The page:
Attorney General Adriel Brathwaite said today the Freundel Stuart administration would not be deterred from introducing fingerprinting at its ports of entry.
While insisting that the matter was one of national security, Brathwaite said today that critics of the plan were well within their rights to take Government to court over the matter, if they believed it had a case to answer.
However, the Attorney General said just today he was reminded by a friend that the island, which is in a “hazard-prone area”, did not have a full database of its citizens.
“Chances are that at some point of time, we are going to have a bad event [and] that in fact that is another use of information. So we will see how it goes,” said Brathwaite, who was adamant that “Government policy isn’t shaped by whether or not the Opposition, David Comissiong or anyone wants to take us to court.
“We have to decide what’s best for this country,” he affirmed.
The comments by the Attorney General, who was speaking following this morning’s opening of a meeting on International Standards on Combatting Money Laundering and the Financing of Terrorism and Proliferation at Radisson Aquatica Resort, came in response to recent warnings issued by Comissiong, as well as other members of the local Bar Association to Government to put the brakes to its fingerprinting plan or be faced with legal consequences.
The latest word of caution was sounded by Opposition Barbados Labour Party MP Edmund Hinkson, who is also an attorney-at-law, during a BLP political rally at the weekend after Government on Friday announced a pull back of the Immigration (Biometrics) Regulations which were due to take effect on April 1.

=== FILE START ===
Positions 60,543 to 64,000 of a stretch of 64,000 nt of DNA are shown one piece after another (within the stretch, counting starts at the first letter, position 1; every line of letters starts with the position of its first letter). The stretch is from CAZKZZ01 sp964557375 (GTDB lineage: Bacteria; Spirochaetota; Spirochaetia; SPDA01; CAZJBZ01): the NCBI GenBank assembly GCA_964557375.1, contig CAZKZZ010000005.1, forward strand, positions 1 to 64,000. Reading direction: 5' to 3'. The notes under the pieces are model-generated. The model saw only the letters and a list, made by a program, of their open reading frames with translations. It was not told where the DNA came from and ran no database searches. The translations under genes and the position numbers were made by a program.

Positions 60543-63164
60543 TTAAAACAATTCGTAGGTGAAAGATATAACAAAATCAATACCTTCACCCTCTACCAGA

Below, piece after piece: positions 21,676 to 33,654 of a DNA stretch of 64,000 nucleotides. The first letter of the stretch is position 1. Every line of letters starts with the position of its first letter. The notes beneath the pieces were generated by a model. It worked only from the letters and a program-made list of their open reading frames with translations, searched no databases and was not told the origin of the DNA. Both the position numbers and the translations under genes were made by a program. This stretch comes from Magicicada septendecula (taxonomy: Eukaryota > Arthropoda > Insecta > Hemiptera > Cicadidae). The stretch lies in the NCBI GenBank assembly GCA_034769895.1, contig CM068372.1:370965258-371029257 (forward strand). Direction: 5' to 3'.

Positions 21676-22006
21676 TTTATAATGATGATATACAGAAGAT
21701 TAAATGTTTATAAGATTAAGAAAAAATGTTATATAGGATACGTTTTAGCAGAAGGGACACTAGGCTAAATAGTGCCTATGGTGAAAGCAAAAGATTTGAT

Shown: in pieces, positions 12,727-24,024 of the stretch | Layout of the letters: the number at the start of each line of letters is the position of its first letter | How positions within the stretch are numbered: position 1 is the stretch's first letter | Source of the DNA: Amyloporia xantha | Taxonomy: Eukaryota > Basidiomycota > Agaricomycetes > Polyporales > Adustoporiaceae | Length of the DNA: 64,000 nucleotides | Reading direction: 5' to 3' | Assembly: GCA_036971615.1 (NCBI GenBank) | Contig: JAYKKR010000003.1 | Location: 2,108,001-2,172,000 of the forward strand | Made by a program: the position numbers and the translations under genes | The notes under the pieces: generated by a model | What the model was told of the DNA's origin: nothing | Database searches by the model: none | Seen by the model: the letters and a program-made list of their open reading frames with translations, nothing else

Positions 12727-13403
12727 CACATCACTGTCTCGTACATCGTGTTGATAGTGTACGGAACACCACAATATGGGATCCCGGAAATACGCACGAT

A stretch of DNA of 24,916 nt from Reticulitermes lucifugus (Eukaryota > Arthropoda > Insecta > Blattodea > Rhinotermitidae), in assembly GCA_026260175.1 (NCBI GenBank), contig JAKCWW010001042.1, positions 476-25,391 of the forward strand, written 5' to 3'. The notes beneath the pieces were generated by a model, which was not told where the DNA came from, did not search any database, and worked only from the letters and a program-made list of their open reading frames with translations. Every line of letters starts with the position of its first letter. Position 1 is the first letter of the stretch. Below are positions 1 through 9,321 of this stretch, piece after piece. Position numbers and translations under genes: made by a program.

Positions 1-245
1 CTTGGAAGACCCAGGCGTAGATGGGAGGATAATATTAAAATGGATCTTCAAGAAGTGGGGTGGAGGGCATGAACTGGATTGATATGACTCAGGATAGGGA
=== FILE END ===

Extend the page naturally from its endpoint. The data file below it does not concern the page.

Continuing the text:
It said the plan had been deferred to give the Immigration Department more time to review the legal and other issues raised by objectors, as well as to raise public awareness about the imminent move.
However, in response, Hinkson said the BLP was not holding out any hope for the planned consultations.
“We ain’t minding that,” Hinkson told a BLP rally at the junction of Baxter’s Road and Westbury Road over the weekend.
“We still going to court to get the regulations declared unconstitutional, because you can’t prevent Barbadians from leaving Barbados or from coming back into Barbados when they have a right under the Constitution to do so,” he explained.
In the meantime, the Barbados Bar Association has said it was not convinced that the decision was constitutionally sound and has pledged to join with, and support, any action started in the High Court by Comissiong and/or anyone else challenging the constitutionality of the regulations.
In a resolution passed at its general meeting last week, the Bar also said it would request a meeting with Prime Minister Freundel Stuart to discuss the contentious fingerprinting plan by Immigration authorities in addition to making its views known to the public.
“The Bar shall inform the public by way of newspaper publications and radio programmes of the legal ramifications of the Immigration (Biometrics) Regulations 2015,” added the resolution, a copy of which was obtained by Barbados TODAY.
Apart from the proposed fingerprinting, the Immigration Department announced last month that it would also introduce facial scanning of passengers later this year. The only exemptions will be holders of diplomatic passports and children younger than 16 years old.